Professors Ashley Deeks and Deborah Hellman of the University of Virginia School of Law were recently elected as members of the American Law Institute.

There are now 26 members of the UVA Law faculty currently affiliated with ALI.

The institute is the leading independent organization in the United States producing scholarly work to clarify, modernize and otherwise improve the law. The organization includes judges, lawyers and law professors from the United States and abroad, selected on the basis of professional achievement and demonstrated interest in improving the law.

Deeks and Hellman, who both joined the Law School in 2012, were among 45 new members inducted in December nationwide.

Deeks is the E. James Kelly, Jr.–Class of 1965 Research Professor of Law and a senior fellow at the Center for National Security Law, and at the Miller Center. She is also a member of the State Department’s Advisory Committee on International Law and formerly served as the assistant legal adviser for political-military affairs in the U.S. State Department’s Office of the Legal Adviser.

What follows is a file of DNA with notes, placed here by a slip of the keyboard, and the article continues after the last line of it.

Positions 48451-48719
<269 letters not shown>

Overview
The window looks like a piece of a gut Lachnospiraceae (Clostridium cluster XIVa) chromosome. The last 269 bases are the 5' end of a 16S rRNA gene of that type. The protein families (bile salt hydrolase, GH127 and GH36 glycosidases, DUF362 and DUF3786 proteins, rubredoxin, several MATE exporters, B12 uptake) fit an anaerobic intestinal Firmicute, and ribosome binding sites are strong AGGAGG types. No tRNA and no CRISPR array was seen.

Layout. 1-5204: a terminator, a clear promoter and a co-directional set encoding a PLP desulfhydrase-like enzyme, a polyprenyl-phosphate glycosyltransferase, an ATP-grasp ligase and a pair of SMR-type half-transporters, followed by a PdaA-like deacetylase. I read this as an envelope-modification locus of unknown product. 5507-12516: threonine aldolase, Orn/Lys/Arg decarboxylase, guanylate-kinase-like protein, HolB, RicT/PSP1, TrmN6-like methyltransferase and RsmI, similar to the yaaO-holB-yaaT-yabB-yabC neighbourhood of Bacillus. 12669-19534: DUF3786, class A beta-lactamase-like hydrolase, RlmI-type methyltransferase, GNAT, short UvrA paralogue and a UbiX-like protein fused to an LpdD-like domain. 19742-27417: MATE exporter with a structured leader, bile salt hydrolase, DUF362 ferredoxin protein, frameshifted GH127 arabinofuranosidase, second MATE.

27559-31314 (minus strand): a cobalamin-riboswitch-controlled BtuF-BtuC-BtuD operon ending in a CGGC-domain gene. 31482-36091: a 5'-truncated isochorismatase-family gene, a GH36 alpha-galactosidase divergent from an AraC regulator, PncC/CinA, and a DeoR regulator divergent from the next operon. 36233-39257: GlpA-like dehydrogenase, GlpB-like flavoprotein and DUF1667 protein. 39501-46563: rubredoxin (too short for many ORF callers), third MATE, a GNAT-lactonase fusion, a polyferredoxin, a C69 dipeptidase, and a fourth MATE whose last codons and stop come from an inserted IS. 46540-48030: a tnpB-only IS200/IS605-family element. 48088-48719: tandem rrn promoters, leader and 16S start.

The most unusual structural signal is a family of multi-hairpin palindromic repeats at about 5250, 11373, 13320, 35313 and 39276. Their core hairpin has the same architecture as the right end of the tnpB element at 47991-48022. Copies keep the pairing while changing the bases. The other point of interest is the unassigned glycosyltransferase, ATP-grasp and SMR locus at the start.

Hellman is the David Lurton Massee, Jr., Professor of Law and Roy L. and Rosamond Woodruff Morgan Professor of Law. Her article “A Theory of Bribery” won the 2019 Fred Berger Memorial Prize (for philosophy of law) from the American Philosophical Association. Hellman and Professor Michael Gilbert are inaugural scholars in UVA’s Corruption Lab on Ethics, Accountability, and the Rule of Law, also known as CLEAR.

Among the newly elected ALI members are UVA Law alumnae Joyce White Vance ’85, a University of Alabama School of Law professor and a former U.S. attorney, and Helgi C. Walker ’94, a partner in Gibson, Dunn & Crutcher’s Washington, D.C., office.

Members were selected from confidential nominations submitted by ALI members. ALI was formed in 1923 “to promote the clarification and simplification of the law and its better adaptation to social needs, to secure the better administration of justice, and to encourage and carry on scholarly and scientific legal work.”

UVA Law Faculty Members of the American Law Institute

Elected Members:

Life Members:

Founded in 1819, the University of Virginia School of Law is the second-oldest continuously operating law school in the nation. Consistently ranked among the top law schools, Virginia is a world-renowned training ground for distinguished lawyers and public servants, instilling in them a commitment to leadership, integrity and community service.

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